This lack of direction may lead optimization efforts for category pages astray, devaluing these important pages.

To avoid penalization for thin pages or ranking conflict between pages, some opt to noindex category pages rather than building them out for optimization.

But isn’t there something that can be done?

In September 2019, John Mueller, Google’s Senior Webmaster Trends Analyst, pulled back the curtain ever so slightly when answering a question about category page ranking during a Webmaster Hangout.

According to Search Engine Journal staff writer Roger Montti, Mueller offered the following advice on how to rank category pages:

Optimize internal linking to category pages.
Avoid keyword stuffing within category pages.
Build external links to category pages.
As a short-term solution, make it easier for users to navigate to category pages from product pages.

Aside from the standardized warning against keyword stuffing, Mueller’s answers didn’t address category page content itself.

While internal linking, link building, and simplifying page navigation is good advice, these tactics aren’t specific to category pages.

Even with Mueller’s remarks, SEO pros were left none the wiser on how to craft high-ranking, functional category pages that simultaneously support both their UX and SEO objectives.

Keyword Selection for Ecommerce Category Pages

As with all other pages, category page optimization begins with identifying which keyword or keywords to target.

SEO pros should work through the standard keyword research process, evaluating search volume and ranking difficulty, considering the stops along the customer journey, and analyzing search intent.

Understanding keyword search intent is a top priority for optimizing ecommerce category pages.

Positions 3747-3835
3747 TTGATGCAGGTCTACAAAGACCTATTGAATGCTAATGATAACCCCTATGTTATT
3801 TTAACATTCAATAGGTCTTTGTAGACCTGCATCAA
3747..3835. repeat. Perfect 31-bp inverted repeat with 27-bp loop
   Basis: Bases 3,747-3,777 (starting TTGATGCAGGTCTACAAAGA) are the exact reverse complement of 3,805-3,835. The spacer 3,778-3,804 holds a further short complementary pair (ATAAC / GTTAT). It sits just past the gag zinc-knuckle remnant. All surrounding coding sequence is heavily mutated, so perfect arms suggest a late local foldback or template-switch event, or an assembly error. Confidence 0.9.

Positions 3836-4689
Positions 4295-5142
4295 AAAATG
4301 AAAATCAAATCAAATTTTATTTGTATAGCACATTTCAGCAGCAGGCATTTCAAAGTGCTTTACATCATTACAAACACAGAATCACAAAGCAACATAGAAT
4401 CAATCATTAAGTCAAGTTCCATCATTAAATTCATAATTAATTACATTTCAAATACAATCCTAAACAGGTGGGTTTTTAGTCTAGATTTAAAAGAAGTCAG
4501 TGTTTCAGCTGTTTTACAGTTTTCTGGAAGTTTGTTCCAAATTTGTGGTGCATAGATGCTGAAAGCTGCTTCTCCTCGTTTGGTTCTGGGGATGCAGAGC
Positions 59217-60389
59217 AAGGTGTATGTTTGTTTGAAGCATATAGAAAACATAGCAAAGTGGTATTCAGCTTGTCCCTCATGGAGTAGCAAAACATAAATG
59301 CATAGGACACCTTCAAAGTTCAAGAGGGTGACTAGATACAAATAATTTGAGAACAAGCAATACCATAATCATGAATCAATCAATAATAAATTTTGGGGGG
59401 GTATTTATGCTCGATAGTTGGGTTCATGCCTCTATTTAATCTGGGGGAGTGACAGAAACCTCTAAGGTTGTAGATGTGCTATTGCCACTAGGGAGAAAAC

If you want to improve a category page’s ranking, you need to target search engine users who already know what product type they want and are ready to buy.

To identify the “right” keyword target for a category page, SEO pros may benefit from differentiating keyword types based on search intent.

You’ll find a useful classification of keywords on the SEMrush blog, which breaks keywords down into the following categories:

Commercial/Transactional Keywords: Commercial keywords direct consumers to sites that sell the products they’re looking to buy. Transactional keywords specifically target consumers who are eager to buy immediately and can be easily converted by adding terms like “buy,” “purchase,” and “for sale.”

Informational Keywords: Users looking for educational information on a certain topic or product often search keyword terms with question words such as “how,” “what,” “where,” and “why.”

Navigational Keywords: Search engine users who want to find the webpage for a specific company often search the brand by name.

Select keywords with strong purchasing intent, not broad terms a user would search to find informational resources.

Remember, category pages best serve consumers who already know what type of product they’re looking for and have serious or immediate intention to make a purchase.

Transactional keywords target consumers at this point in their customer journey, making them ideal for product pages.